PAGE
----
• August 13th, 2020

Fitty flaunts his wealth … businessman’s property, cars worth N$52 million



Fishrot accused Tamson ‘Fitty’ Hatuikulipi has offered unbonded properties valued at N$16 million as security to be released on bail. The Windhoek Magistrate’s Court yesterday also got a glimpse into the wealth of the businessman who, through his affidavit, confirmed owning property to the value of N$40 million and cars worth N$12 million. 

Tamson, who has formally applied for bail alongside his father-in-law and former fisheries minister Bernhard Esau, said he has earned every single cent from his many business ventures. Tamson owns multiple vacant erven, houses and apartments in towns such as Windhoek, Ondangwa, Ongwediva, Eenhana, Gobabis, Langstrand and Swakopmund. 
Tamson said he was offering his unbonded properties, valued at N$16 million, to the State as security for bail. He said he is willing to pay N$200 000 for his release from police custody. 

Both Tamson and Esau are charged alongside former justice minister Sacky Shanghala, his cousin James Hatuikulupi, suspended Fishcor CEO Mike Nghipunya and Pius Mwatelulo for allegedly having conspired and channelled N$75.6 million from Fishcor between August 2014 and December 2019. 

The court was yesterday also informed of the confirmatory affidavit from James in favour of his cousin Tamson’s release from custody. In the affidavit, James admitted to having authorised close to N$3 million from two entities that are believed to have received more than N$75 million from the state-owned fishing company, Fishcor. The money allegedly went through Celax Investment Number One and the law firm De Klerk, Horn & Coetzee Inc.  James, who is a former Fishcor board chairperson, admitted he gave the directive for funds to be transferred from Celax Investment Number One and the law firm De Klerk, Horn & Coetzee Inc to two business entities owned by Tamson. Tamson admitted that he indeed received money from his cousin after he had requested for it as a loan.  He further explained they regularly loaned money to each other. “I honestly did not believe that there was anything untoward since James lent me the money,” said Tamson.  Close to N$3 million was transferred to Tamson’s companies: Erongo CC and JTH Investments. 

‘Drug claims’
Meanwhile, Tamson accused the former employee of Samherji-turned-whistleblower Jóhannes Stefánsson of being a drug addict, adding he was a disgruntled former employee using the Fishrot scandal as revenge against his employer.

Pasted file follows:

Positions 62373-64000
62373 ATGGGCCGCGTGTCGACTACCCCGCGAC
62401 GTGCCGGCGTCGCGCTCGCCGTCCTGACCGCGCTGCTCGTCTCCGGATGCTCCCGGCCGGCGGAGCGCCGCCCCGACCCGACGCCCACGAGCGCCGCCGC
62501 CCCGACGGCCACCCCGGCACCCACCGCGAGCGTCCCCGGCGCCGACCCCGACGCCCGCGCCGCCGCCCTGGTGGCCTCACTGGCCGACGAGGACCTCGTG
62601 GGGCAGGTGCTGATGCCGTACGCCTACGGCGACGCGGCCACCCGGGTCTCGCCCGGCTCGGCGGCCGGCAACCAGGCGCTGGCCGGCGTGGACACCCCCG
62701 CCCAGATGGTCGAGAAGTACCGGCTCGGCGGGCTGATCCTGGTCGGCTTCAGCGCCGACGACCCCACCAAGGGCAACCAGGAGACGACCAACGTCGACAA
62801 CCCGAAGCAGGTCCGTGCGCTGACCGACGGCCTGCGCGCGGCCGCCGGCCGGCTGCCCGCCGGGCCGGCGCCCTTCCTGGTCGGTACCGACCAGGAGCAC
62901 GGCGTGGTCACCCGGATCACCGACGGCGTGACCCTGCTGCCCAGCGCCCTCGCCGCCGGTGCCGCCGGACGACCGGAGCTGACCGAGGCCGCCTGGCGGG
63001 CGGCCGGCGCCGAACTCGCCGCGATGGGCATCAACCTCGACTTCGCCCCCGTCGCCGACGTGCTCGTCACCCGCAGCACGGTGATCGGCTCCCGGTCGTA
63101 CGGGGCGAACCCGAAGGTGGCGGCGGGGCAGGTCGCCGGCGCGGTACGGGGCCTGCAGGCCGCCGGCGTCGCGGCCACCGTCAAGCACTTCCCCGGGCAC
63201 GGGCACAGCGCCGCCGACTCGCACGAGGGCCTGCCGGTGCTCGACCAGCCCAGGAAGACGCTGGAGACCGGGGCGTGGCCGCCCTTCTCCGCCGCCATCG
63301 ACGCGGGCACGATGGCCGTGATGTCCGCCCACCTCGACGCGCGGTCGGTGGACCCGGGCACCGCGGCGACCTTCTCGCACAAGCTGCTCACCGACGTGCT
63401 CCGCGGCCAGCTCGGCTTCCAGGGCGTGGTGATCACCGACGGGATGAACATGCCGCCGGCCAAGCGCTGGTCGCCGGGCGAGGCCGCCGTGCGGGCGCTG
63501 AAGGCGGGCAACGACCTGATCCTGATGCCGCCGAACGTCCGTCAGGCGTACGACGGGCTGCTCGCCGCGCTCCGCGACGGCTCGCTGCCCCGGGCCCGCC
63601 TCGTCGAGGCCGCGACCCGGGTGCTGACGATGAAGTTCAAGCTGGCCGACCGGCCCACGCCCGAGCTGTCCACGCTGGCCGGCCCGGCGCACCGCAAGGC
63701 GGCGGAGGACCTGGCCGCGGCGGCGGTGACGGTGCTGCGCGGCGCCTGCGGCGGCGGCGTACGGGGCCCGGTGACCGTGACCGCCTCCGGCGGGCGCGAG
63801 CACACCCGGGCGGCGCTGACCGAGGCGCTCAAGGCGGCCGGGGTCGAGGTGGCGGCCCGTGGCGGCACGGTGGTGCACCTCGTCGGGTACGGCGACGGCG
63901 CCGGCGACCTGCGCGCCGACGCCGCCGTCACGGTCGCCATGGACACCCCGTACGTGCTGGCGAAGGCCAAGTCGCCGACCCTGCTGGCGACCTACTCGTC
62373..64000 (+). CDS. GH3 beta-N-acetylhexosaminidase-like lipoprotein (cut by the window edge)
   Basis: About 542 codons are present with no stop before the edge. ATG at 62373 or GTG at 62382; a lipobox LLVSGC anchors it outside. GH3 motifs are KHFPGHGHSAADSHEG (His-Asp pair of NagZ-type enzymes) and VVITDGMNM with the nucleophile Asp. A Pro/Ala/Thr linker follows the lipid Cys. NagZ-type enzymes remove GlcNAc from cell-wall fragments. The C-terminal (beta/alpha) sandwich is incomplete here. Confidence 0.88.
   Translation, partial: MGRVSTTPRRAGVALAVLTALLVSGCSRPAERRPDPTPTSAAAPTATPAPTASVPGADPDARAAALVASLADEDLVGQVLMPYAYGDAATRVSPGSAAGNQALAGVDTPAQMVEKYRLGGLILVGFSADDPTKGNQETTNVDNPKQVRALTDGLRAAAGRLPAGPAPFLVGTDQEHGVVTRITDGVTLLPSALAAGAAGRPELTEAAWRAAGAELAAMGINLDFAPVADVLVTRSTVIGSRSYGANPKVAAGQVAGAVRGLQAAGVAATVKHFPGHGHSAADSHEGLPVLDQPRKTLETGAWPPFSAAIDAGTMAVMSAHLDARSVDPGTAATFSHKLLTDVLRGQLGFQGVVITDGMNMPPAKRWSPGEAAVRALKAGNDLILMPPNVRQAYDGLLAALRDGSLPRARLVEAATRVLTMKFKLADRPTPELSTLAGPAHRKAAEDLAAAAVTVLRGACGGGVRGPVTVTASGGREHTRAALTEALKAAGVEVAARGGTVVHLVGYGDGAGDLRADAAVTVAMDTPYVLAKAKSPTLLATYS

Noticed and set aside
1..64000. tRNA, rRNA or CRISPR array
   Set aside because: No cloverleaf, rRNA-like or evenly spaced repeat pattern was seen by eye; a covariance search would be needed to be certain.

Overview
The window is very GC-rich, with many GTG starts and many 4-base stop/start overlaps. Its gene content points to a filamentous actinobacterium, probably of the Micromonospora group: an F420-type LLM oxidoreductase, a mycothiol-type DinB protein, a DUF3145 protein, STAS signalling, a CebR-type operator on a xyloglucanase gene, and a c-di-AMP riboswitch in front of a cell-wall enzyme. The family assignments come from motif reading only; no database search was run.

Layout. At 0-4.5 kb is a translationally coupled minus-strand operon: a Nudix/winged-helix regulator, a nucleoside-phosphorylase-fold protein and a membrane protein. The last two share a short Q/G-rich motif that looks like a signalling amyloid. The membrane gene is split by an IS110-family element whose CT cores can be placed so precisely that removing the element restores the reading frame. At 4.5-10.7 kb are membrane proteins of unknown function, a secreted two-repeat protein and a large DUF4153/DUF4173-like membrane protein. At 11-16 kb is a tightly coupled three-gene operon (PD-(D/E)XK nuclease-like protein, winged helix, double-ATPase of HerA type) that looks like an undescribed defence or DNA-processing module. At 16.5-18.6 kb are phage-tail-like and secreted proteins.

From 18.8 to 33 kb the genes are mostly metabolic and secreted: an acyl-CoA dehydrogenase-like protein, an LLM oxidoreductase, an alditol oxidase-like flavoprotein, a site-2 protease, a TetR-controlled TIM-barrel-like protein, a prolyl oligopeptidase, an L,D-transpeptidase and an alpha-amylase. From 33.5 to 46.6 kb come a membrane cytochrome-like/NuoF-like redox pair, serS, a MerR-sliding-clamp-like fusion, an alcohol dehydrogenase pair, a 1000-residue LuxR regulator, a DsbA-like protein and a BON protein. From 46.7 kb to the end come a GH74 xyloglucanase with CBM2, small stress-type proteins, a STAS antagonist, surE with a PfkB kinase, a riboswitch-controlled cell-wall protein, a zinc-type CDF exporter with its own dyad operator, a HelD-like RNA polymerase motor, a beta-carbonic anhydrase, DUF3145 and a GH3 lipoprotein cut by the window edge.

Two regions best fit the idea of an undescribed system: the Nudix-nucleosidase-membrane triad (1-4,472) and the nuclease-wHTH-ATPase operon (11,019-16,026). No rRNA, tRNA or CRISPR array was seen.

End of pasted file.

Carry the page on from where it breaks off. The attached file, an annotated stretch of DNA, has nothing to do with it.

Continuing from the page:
Tamson informed the court that Stefánsson had fallen out with his employer in 2016 after the company allegedly failed to pay him a bonus. “Stefánsson felt that his employer did not want to pay him his bonus, of which he felt entitled to after all the work he had done for the company in Namibia and Angola,” said Hatuikulipi.  During the same year, Hatuikulipi found out from Stefánsson’s employers that he had embezzled funds from the company, which he used to satisfy his drug addiction. Tamson said he does not own any fishing rights and every cent he has received from Samherji was for the consultancy work he has rendered to them. 

However, Willem Olivier, a senior investigator from the Anti-Corruption Commission (ACC), said through their investigations and consultation with Samherji’s accountant, the company never contracted Tamson or his company for consultancy work.  Olivier testified that Esau signed off fishing quotas to Nengomar Pescar SA, which investigations revealed that it is non-existent.  “In actuality, these quotas that were awarded to Nengomar Pescar SA were instead received by Nengomar Pesca (Pty) Limited in Namibia. Samherji conspired with the accused under the guise of the bilateral agreement in order to benefit themselves,” said Olivier.  Namgomar Pescar Namibia and Samherji agreed on a N$500 per metric tonnes usage fee. The court heard 25% would be paid to Namgomar in Namibia and the remaining 75% would be paid to Tundavala, an entity registered in Dubai and owned by James.  “During our investigations, we uncovered that the price for that particular agreement was not market-related, as other companies paid N$3 000 per metric ton over a period of ten years,” said Olivier.  According to investigations, Nengomar Pesca and Tundavala Investment received large sums of money from different subsidiaries of Samherji. Nengomar Pesca (Pty) Limited then distributed some of the money in the amount of N$11 million to Ricardo Gustavo, N$12 million to Otuafika CC, N$29 million to JTH Investments and N$20 million to Erongo CC. 

Erongo then transferred N$3.2 million to JTH investments, N$5.5 million to Fitty Entertainment, N$1.8 million to James, N$300 000 to AL Investments (a company owned by Tamson and his wife).  Olivier stated that thus far, there is no evidence of money being paid to entities or individuals in Angola. 
The bail hearing continues today.  – mamakali@nepc.com.na 


Maria Amakali
2020-07-08 10:17:14 | 1 months ago

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